They say you always hurt the ones you love, and so it’s with a heavy heart that I’m able to offer no apologies for what I’m about to do. Oh, I know that we can’t all be perfect in our artistic endeavours, but when you raise the bar as high as the following candidates, even the most minor slip-up is going to be in for a serious kicking. These, though, are the kind of sins which even Jehovah himself would have trouble forgiving. What can I say? Sometimes you just have to be cruel to be kind.
It’s with that thought in mind that I hereby now unveil…
CRAPPEST SONGS BY GREAT ARTISTS
[Note]: Rage Against the Machine’s bewilderingly shit trio of straight covers on Renegades (Down on the Street, Kick Out the Jams and In My Eyes) are exempt from appearing here on the grounds that the band’s artistic conscience actually didn’t want them released in the first place, and promptly quit. Good lad.
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10) Crowded House – “Skin Feeling” (from Together Alone)
It’s not nice to speak ill of the dead (unless of course it’s Jade Goody), but in the case of deceased Crowded House drummer Paul Hester, we’re unfortunately going to have to make an exception. Granted, as the band’s resident clown he provided the wit, spark and character of the group, even going so far as to offer up an absolute zinger like Italian Plastic once in a while. But Skin Feeling is a song which simply reeks of “oh, just-let-the-drummer-write-one”. Frankly, this is a barf-inducing slab of sexed-up white-man funk, the kind of thing which would’ve sat innocuously enough on their early albums but simply has no place on the LP which constitutes their bid for immortality.
Indeed, while in and of itself it probably wouldn’t constitute such a serious crime, for absolutely ruining the otherwise impossibly graceful Together Alone (which, lest we forget, contains a trio of songs of such sky-scraping quality – Distant Sun, Nails In My Feet and Private Universe – that most artists would gladly trade their wanking-hand for a piece of the action), Skin Feeling is the musical equivalent of someone handing you a cheque for £1000, only to find they’ve wiped their sloppy arse on the back of it.
There’s a fairly risible Hester-penned joke track on the band’s B-sides compilation, entitled My Telly’s Gone Bung. That it’s actually much more palatable than this should tell you all you need to know.
9) Bruce Springsteen – “Factory” (from Darkness On the Edge of Town)
“ - Hey, Boss! We’ve got 10 minutes before the album goes to press, but need to plug this two-minute gap with something. Have you got any spare songs knocking about?”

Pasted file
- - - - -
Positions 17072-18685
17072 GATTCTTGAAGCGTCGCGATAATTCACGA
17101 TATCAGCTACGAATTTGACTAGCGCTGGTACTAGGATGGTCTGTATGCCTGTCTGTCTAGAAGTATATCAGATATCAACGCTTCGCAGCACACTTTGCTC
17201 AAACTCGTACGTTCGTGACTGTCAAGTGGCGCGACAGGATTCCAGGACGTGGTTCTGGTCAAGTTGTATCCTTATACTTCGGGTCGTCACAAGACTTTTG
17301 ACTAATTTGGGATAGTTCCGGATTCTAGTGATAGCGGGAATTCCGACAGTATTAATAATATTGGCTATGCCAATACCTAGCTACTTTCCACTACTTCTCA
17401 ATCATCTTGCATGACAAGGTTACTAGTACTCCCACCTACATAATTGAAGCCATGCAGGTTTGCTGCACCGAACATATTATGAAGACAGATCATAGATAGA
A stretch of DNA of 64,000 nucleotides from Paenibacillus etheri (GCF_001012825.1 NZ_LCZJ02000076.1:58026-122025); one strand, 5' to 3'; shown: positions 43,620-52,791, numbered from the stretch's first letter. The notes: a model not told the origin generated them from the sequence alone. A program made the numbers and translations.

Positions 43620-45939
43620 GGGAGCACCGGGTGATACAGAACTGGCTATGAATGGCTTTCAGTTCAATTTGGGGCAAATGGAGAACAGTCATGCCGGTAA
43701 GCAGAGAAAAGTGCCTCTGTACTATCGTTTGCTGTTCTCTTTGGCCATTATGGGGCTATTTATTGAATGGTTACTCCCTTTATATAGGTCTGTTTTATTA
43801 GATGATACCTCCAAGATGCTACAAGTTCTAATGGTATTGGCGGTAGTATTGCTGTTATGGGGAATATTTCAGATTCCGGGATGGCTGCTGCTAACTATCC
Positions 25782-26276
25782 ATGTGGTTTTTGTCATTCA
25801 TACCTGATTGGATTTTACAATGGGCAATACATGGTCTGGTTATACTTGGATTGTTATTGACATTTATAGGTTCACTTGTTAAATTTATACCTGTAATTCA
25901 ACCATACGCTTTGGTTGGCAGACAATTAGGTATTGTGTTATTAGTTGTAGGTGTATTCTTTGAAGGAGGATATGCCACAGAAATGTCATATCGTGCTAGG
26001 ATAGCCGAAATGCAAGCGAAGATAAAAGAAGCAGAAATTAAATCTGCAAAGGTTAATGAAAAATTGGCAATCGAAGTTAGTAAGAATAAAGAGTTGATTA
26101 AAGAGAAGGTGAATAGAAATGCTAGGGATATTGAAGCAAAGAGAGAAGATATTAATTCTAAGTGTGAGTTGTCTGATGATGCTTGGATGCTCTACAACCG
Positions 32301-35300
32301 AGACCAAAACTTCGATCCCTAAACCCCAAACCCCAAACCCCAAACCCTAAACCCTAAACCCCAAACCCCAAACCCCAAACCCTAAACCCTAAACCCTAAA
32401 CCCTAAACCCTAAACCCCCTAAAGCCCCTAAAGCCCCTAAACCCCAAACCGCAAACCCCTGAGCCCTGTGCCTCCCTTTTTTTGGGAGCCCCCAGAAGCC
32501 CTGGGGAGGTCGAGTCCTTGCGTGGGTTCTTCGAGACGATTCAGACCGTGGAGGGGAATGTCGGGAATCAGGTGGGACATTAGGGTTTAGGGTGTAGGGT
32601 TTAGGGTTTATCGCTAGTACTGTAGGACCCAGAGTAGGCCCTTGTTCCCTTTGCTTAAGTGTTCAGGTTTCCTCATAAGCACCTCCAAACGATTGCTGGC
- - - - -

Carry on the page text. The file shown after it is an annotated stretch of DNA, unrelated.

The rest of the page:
“Actually, I’ve got an entire album’s worth of decent material which I’ve decided to sit on for the next 25 years before releasing it as an LP in its own right.”
“ - Yeah, that’s not really gonna cut it, I’m afraid… can’t you just knock something together on the hoof?”
“Uh, sure, why not. Let’s see… ‘working man… factory… shattered dreams… lunch break’… will that do?”
“Er… well, it’s just a slowed-down version of the song directly before it, but I suppose it’ll have to, really, won’t it?”
- Not bad, just crap. Come on, Boss, you’re better than this.
8) The Levellers – “Make You Happy” (from Truth & Lies)
When the history of British music in the 90s is written, only a complete ignoramus could fail to acknowledge the awe-inspiring majesty of The Levellers’ 1991 opus, Levelling the Land – just the first in a run of outstanding albums which cemented their as-yet scandalously unrecognised legacy as one of the era’s most vital bands. Unfairly pilloried by the press, and ultimately their own worst enemies, they soldiered on manfully but, by the turn of the century, a decade’s worth of partying and excess had taken a serious toll. Somewhere after their (excellent) major-label blowout, Hello Pig – one of the most baffling acts of career suicide in musical history – reared its frazzled head, they seemed to forget what it was they were all about, and dithered around with a couple of albums of mostly forgettable filler before finally regaining their mojo on 2008’s stupendous Letters From the Underground.
- All of which is well and good, but did they really have to sink quite so low before bouncing back up again? I mean, sure, the firey social commentators of old have ‘done’ personal before, but it’s generally been mediated through the filters of spiritual disarray (Elation), mocking satire (Celebrate), cryptic platitudes (Far Away) or lacerating self-analysis (Confess). And then, on the other hand, there’s this: three minutes of over-produced, wishy-washy piffle which displays all the fire and passion of a soggy greetings card. To the band’s credit, they’d probably be humble enough to admit that, like around two-thirds of the Truth & Lies album, it’s a bit arse. But that still doesn’t make it go away.
As if to add insult to injury, this was the cover of the single:
- ’Nuff said.
7) Weezer – “Where’s My Sex?” (from Hurley)
Not many bands can boast a Get-Out-of-Jail-Free card as potent as the peerless double-header of The Blue Album and Pinkerton, but then Weezer used to be no ordinary band. This is going back a good while now, of course, but for every duff album they insist on serving up, there’s always one or two absolute corkers buried in there somewhere to keep the flame alive: Troublemaker, Hold Me, If You’re Wondering… (I'll even admit to rather liking Beverly Hills. It’s supposed to be a joke, right?)
Let’s face it though, their latest, Hurley, really is a bit of a rotter, and this Neanderthal lyrical affront is the Prosecution’s Exhibit A. I mean, look at the title, for fuck’s sake. I know we’ve grown to expect this sort of thing from Weezer by now, but this really is an indefensible slap in the face.
Truth be told, it’s actually not as awful as one might suspect, and the chops and changes in tempo between verse and chorus are quite cool. But in repeatedly referring to his “sex” as an object, it symbolises every time the band’s long-suffering fans (of which I am unfortunate enough to count myself one) have offered the hand of friendship over the last decade, only to be greeted by a festering stink-palm in return. If it looks like it and smells like it, Rivers, it is.